OUTLINE OF OOMOTO 1 of aizenkai

Universal love and brotherhood association II ENGLISH II JAPANESE





The origin of Oomoto dates back to according to the old calendar from New Years Day 1892, when Nao Deguchi “Foundress of Oomoto” became aware of her mediumistic powers. Oomoto now has a history of more than 100 years. This 100 plus years course of the Oomoto religion has a unique signification in the religious annals of modern Japan.
Nao Deguchi from the Oomoto religion was born December 16th 1836 as the eldest daughter of Goroburo Kirimura of Fukuchiyama in Tamba province Japan.
Kirimura, her father was a carpenter by trade; but the family was so poor that from her infancy she had a very hard life. She was a nursemaid for a time and then later became a servant to help support her family.
Her filial devotion was officially commended when she was 12 years old by the lord of the clan as one of the three dutiful girls in the domain. At 16, she left domestic service so as to help her mother at home. When she was 17, in 1853, the Deguchi family adopted her as a daughter where her aunt in the maternal line became her stepmother.
Later, she became the wife of Masagoro Deguchi, a carpenter. She was diligent to feed her eight children.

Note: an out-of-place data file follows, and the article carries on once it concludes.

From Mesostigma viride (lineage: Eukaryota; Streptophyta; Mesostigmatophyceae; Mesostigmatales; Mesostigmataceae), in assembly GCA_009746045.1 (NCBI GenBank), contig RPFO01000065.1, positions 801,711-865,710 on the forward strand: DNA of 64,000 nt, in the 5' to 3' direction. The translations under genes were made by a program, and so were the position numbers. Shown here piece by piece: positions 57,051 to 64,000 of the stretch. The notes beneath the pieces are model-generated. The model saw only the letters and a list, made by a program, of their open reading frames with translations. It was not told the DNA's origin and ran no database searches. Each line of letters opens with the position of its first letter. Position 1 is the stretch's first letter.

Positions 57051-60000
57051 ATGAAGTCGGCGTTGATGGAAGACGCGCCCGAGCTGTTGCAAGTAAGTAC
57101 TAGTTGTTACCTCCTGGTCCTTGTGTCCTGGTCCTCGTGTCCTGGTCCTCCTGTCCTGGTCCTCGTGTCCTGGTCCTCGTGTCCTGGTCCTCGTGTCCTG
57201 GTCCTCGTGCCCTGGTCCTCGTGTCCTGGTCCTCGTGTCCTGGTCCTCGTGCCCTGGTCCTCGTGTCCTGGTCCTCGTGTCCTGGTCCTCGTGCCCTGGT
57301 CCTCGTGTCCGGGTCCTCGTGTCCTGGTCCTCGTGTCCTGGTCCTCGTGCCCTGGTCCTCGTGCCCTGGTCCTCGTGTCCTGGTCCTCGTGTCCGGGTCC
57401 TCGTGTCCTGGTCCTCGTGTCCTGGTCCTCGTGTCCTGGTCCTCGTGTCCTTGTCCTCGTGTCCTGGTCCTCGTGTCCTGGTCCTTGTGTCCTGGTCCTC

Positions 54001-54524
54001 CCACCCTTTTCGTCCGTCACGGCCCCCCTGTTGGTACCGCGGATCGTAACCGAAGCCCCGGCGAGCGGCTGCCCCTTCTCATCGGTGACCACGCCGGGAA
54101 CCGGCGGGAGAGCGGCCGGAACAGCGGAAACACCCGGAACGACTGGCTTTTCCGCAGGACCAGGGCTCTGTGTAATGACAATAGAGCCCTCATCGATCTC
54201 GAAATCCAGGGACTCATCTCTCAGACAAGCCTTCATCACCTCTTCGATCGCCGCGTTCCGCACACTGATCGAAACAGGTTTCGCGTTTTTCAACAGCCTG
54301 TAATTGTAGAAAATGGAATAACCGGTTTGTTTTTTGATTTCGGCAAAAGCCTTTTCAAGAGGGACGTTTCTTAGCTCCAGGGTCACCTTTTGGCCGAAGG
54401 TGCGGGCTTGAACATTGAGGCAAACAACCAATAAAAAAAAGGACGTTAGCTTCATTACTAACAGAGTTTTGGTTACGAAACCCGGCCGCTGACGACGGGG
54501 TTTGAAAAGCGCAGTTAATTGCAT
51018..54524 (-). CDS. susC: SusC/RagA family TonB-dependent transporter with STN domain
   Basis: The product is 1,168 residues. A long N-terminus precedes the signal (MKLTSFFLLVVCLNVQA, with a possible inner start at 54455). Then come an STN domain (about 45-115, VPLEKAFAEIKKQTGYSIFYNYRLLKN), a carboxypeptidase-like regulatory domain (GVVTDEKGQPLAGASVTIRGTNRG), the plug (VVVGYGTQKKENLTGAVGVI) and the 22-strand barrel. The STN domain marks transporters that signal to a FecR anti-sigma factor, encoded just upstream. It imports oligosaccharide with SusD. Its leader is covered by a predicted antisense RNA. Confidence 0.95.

Some time later, Masagoro was hurt while working, which caused paralysis. He was confined to bed for approximately 2 years. She nursed him with great self-sacrifice and devotion. At the same time she toiled away so piteously that she became excited with all the sympathy all around her. Gorosaburo went on his last journey in 1887 at the age of 60. All the care his wife had taken proved to be of no avail.
She was 51 years old. She had to struggle for her daily bread having a large family of eight children to support with scanty means.
The environment that surrounded her at that time was backward, gloomy, and pre-modern and the capitalistic system in Japan was only in the premature stage. Misfortune fell upon her in rapid succession.
She was however; perfectly calm and passive in such adversity, no contention with providence nor reproaching others, but devoting herself to her religious devotion with a plain alter in her shabby house.